Greg Macpherson Band – Good Times Coming Back Again

Greg Macpherson Band
Good Times Coming Back Again

Before I start, what’s with bands not putting any capital letters in their CD artwork? It’s been weeks and weeks since I’ve seen a capital letter and it’s starting to concern me. What gives? Is this to rebel against the nasty English teacher in 8th grade? Is it some sort of secret club? [We like capital letters, and thusly are capitalizing the band name and album title and such – ed.]

Now that I’ve gotten that off my chest, here’s the debut release from the Greg Macpherson Band. (Oops, I meant to say the greg macpherson band.) Greg is a songwriter from Canada, and he has the good sense to hire an ace rhythm section (including members of the Weakerthans) to back him on these songs.

The name of this record is Good Times Coming Back Again, but one can’t help but wonder when those good times are coming. Macpherson writes wordy songs about everyday people on the street, and it sounds like things aren’t going so well. Among these 12 story-songs, issues such as alcoholism, sickness, working (and unemployment), and relationships frequently pop up. But rather than just relate a story, he approaches the emotional aspects of his subjects. If you’re beginning to think that Macpherson is inspired by one Mr. Bruce Springsteen, you probably wouldn’t be the first.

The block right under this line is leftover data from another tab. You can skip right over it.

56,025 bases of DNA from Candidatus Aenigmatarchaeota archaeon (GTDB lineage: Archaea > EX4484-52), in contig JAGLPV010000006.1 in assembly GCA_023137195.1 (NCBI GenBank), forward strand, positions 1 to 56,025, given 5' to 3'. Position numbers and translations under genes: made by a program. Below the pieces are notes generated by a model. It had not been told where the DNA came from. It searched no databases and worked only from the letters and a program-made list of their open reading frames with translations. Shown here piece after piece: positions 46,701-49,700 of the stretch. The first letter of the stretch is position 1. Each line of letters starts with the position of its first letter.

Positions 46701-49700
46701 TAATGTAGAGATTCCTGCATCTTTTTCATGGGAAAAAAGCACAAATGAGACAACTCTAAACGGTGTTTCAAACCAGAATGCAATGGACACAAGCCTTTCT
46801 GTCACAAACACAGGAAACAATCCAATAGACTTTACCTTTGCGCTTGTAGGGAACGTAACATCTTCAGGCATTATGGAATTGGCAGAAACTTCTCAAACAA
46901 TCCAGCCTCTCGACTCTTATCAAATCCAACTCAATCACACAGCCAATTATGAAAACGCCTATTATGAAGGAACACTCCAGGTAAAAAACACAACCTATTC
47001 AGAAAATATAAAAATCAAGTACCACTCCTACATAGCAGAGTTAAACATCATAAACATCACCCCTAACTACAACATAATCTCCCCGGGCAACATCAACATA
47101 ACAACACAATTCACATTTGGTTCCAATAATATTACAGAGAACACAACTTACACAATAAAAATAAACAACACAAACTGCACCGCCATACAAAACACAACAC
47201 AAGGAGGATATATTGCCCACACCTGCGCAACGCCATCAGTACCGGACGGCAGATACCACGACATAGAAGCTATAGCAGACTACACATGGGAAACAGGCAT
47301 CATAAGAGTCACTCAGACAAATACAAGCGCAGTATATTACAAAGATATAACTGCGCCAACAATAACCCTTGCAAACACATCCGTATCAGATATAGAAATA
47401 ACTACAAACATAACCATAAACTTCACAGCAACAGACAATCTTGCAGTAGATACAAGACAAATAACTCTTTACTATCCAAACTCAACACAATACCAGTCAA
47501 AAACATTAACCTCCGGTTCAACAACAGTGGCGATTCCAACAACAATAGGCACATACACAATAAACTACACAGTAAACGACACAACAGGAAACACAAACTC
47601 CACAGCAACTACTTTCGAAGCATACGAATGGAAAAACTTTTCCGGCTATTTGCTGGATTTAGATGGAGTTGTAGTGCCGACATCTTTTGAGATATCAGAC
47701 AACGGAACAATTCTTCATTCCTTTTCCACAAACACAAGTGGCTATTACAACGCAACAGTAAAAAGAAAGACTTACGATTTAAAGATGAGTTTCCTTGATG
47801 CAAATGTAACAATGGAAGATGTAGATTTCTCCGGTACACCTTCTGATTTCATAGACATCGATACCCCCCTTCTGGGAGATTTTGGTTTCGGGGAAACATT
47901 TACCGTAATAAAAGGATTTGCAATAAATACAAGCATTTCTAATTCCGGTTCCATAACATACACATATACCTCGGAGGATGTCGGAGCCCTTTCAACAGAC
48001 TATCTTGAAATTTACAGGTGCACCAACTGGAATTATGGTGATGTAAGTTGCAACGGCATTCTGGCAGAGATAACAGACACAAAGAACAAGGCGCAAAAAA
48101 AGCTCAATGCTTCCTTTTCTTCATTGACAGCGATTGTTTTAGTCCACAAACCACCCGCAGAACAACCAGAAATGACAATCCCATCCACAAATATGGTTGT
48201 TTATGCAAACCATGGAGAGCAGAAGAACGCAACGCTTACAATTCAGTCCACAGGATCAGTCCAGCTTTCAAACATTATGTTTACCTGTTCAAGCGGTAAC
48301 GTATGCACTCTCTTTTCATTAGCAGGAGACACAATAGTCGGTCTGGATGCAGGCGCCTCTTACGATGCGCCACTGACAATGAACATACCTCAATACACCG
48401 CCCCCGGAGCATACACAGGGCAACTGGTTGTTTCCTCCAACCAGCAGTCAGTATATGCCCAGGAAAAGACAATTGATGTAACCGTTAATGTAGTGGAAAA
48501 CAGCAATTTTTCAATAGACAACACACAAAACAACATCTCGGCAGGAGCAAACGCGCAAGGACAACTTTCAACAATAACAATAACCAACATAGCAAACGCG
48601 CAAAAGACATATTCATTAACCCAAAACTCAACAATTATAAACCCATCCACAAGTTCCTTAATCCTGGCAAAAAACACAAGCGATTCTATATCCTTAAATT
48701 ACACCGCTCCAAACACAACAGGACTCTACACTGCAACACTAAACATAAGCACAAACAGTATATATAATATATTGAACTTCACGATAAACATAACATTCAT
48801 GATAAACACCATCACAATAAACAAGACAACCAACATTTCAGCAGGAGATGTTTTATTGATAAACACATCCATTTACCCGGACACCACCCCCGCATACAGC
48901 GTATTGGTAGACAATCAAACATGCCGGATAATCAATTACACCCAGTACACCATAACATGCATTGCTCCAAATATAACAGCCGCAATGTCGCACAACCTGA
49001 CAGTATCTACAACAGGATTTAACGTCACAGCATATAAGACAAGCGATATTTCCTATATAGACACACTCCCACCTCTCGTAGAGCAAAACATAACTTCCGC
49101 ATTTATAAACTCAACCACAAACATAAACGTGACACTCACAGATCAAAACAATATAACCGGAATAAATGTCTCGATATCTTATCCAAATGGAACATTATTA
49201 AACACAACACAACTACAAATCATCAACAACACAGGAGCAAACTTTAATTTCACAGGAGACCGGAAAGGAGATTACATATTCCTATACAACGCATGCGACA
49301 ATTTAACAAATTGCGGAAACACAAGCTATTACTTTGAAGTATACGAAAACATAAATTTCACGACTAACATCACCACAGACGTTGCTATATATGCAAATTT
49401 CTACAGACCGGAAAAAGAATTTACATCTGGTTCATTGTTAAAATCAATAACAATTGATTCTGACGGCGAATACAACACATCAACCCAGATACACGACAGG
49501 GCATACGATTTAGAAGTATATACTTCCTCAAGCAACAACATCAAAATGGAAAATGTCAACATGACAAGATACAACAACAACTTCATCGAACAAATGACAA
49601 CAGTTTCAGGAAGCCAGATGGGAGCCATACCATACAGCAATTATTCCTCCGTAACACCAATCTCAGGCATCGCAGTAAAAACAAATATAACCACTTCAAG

Although Macpherson didn’t bring his own E Street Band, the songs have been very well fleshed out, so there’s more going on here than just the lyrical content. Although the vocals are put out well front and center in the mix, it’s worth paying attention to the arrangements and what’s going on underneath the vocals. “Radar” is a standout, a rocking number that features a nice surprise at the end, a herky-jerky breakdown section. And “Windows” features a great use of dynamics, building from a quiet beginning to a roaring finale, and then taking it back down to a whisper by the end.

Although there are a decent amount of bright spots, on the whole the songs failed to connect with me. Macpherson’s voice is so loud in the mix that some of his vocal inflections become a bit grating after repeated listens. And although Macpherson sings about blue-collar, small-town living, don’t automatically put him in the same league as Bruce Springsteen. Not yet, anyway. As Macpherson matures as a performer and lyricist, he might just make that brilliant, defining statement that turns him into a household name. The potential for greatness is there.